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Petroleum News: Clash of Canadian heavyweights

Leading producers do battle over TransCanada plans to switch gas pipeline to oil sands; disagree over outlook for gas supplies

Gary Park
For Petroleum News

In the red corner we have, among others, EnCana, Shell Canada, Nexen and Devon Canada.

And in the blue corner, ConocoPhillips Canada, Canadian Natural Resources and Suncor Energy.

It’s one of those very rare showdowns in the Canadian oil patch.

At stake is the future of almost 500 miles of natural gas pipeline in Canada which has many of the largest oil and gas producers locked in combat and, in the process, feuding over the outlook for Western Canadian gas supplies.

The trigger is TransCanada’s plan to convert a portion of its Canadian mainline from a gas carrier to become a major link in the proposed Keystone oil sands pipeline.

In final submissions to the National Energy Board, EnCana, Shell, Nexen and Devon contend that gas supplies could be endangered if volumes exceed available capacity after the Line 1 conversion.

Backing TransCanada are ConocoPhillips, Canadian Natural and Suncor, along with the Saskatchewan government.

Hearings in October

The boards opens hearings Oct. 23 on the US$2.1 billion Keystone project, which is designed to initially carry 435,000 barrels per day of oil sands production from Hardisty, Alberta, through Saskatchewan and Manitoba and on to the Wood River and Patoka refinery areas in Illinois.

The undertaking also involves the construction of 225 miles of new pipeline in Canada and 430 miles in the United States.

TransCanada insists the portion of Line 1 (one of six forming its mainline network) it wants to convert is needed for only 4 percent of its gas export capacity out of Alberta.

TransCanada Chief Executive Officer Hal Kvisle says there is enough room to move all of the gas the Western Canada Sedimentary Basin can produce and still have 10 percent unused pipeline space.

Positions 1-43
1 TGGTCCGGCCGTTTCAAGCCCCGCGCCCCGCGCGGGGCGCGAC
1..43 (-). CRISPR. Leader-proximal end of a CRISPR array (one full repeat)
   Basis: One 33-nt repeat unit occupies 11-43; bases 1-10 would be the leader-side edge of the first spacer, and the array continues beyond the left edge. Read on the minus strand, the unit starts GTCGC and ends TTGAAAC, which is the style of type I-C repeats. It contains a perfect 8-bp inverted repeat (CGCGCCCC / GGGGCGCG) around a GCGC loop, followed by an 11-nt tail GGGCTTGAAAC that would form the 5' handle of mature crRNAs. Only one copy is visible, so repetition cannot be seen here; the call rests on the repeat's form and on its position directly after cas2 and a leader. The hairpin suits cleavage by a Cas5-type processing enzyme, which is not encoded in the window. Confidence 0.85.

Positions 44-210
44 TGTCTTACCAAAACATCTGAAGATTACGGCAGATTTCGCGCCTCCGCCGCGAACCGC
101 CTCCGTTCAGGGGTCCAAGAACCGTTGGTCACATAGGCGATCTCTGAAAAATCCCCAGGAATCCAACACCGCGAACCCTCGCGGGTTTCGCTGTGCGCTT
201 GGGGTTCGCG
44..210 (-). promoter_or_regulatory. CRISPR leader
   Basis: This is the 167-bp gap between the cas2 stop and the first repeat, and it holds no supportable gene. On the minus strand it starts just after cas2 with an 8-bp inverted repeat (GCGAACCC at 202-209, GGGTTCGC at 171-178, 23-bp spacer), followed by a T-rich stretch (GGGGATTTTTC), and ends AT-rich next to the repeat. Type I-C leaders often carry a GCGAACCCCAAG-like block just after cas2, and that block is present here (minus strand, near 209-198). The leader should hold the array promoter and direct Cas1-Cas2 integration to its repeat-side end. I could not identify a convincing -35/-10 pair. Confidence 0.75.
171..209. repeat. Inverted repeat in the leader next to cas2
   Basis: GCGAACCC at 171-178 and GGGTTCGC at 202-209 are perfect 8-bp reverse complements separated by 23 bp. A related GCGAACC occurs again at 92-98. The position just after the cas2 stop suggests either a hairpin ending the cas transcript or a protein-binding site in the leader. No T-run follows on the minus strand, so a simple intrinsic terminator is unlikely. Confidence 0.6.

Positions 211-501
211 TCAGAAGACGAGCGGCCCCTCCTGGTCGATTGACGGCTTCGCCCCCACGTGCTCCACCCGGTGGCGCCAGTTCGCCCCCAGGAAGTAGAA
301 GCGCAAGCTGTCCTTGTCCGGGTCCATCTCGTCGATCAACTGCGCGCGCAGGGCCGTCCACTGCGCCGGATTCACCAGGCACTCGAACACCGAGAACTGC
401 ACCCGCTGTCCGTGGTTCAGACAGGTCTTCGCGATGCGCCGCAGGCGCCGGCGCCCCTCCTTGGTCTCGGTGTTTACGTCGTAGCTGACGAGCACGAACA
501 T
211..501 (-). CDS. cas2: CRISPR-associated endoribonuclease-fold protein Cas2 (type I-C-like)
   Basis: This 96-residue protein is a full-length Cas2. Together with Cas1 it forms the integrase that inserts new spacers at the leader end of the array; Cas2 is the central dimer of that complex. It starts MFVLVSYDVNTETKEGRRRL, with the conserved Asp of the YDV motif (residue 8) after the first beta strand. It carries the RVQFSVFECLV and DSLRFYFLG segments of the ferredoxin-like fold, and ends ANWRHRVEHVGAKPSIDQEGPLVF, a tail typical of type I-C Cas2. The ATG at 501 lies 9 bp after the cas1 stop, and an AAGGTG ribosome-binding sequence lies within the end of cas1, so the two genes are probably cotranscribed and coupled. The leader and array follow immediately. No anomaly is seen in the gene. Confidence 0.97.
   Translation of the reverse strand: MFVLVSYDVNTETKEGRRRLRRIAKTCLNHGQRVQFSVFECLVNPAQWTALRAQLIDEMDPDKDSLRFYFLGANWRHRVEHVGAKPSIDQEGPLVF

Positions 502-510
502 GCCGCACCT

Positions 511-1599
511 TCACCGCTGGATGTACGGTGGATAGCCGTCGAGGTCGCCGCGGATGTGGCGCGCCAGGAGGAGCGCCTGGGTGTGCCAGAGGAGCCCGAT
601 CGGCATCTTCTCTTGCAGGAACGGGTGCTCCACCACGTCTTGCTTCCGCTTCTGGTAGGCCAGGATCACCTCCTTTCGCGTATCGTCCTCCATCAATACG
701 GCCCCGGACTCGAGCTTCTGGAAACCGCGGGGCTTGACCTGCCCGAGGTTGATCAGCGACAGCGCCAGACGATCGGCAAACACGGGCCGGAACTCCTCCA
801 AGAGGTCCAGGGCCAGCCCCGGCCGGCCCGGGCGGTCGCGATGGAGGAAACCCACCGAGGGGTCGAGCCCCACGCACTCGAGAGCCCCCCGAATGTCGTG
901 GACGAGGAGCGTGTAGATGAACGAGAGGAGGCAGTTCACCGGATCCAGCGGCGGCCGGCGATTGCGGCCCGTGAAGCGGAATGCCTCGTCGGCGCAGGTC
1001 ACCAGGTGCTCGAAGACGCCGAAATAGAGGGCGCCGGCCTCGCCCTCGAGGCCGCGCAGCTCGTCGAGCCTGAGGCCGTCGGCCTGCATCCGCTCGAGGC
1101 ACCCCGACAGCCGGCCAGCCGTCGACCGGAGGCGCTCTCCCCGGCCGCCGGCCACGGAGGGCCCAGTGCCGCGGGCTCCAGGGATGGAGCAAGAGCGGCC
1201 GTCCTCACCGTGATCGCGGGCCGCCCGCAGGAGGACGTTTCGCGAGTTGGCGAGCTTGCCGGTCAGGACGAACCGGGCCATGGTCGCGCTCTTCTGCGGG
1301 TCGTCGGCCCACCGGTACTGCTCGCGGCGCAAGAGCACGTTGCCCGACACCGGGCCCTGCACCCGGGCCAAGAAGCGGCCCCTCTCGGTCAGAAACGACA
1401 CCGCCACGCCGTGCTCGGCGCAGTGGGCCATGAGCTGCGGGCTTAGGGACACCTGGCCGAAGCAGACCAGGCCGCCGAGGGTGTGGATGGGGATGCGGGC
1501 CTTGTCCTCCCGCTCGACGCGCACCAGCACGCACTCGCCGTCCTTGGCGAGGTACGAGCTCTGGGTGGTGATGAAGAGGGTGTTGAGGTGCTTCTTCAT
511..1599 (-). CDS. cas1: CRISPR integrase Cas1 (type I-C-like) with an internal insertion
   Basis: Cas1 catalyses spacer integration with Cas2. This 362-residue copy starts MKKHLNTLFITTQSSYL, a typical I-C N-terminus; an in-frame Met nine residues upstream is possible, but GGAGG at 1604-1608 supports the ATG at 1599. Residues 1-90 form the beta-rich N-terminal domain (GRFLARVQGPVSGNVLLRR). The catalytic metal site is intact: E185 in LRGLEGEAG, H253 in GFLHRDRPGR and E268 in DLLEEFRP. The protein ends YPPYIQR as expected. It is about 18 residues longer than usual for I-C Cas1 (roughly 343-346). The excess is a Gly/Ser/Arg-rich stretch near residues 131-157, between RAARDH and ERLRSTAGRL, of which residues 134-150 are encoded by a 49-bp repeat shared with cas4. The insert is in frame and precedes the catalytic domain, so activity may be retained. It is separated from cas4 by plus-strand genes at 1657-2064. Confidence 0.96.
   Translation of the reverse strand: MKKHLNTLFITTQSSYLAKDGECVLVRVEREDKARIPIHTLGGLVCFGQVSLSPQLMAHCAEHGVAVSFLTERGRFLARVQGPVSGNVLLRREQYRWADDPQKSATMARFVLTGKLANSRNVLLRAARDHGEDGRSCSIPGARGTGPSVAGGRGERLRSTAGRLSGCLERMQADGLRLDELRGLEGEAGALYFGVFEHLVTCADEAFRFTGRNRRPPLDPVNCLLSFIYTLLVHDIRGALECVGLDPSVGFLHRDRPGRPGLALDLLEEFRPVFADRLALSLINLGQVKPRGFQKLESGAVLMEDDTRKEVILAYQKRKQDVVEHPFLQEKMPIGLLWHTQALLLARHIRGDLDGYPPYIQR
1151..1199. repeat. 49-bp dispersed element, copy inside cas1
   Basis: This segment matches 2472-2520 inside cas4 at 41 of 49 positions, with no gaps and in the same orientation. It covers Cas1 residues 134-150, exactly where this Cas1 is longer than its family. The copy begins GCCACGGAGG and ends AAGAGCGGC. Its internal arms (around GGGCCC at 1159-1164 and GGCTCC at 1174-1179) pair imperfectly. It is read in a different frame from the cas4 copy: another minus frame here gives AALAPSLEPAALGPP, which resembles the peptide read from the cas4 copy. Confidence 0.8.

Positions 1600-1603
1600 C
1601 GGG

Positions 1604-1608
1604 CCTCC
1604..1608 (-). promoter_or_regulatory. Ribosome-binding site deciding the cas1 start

The company forecasts the excess capacity will rise over the next 5 to 10 years, reaching a peak in 2009 of 1.3 billion cubic feet per day of the available capacity of 6.47 bcf.

A study commissioned by TransCanada points to relatively flat WCSB supply in the short-term, averaging 16.9 bcf per day in 2009-10 compared with 17.1 bcf in 2006-07, with its own mainline volumes declining to 5.1 bcf per day from 5.9 bcf over the same period.

Demand in Western Canada forecast to grow

During the forecast period, demand in Western Canada is forecast to grow to 6.2 bcf per day in 2013-14 from 4.9 bcf in 2006-07 and 5.5 bcf in 2009-10, further lowering the demand on its mainline system. TransCanada said.

However, Andrew Safir, president of Recon Research of Los Angeles, said Line 1 is an economic necessity because it provides spare capacity that allows WCSB gas to meet demand surges in the North American market, with recent flows on the line frequently exceeding 85 percent of capacity.

On behalf of those opposed to the conversion, GLJ Petroleum Consultants said TransCanada’s throughput methodology is “conservative” and does not reflect the “range of realistically possible outcomes.”

GLJ challenges TransCanada’s assessment that “supply fundamentals have weakened considerably,” arguing that gas-related activity in the WCSB remains strong and total supply is in fact growing slightly, creating “excellent” prospects for net supply growth.

In his regulatory submission, Canadian Natural Senior Vice President of Marketing Real Cusson said the chances of lower gas export capacity are “very small” if the conversion is approved.

“The risks of negative impacts on gas shippers are far outweighed by the benefits of utilizing (Line 1) to provide early expansion of oil transportation capacity,” he said.

Suncor, an oil sands major, warns that if Keystone is not ready by late 2009 crude oil “will be stranded” in Canada in 2010.

EnCana, Canada’s largest gas producer as well as being an emerging oil sands major, says Canada has a major investment in gas export pipelines that should not be curtailed.

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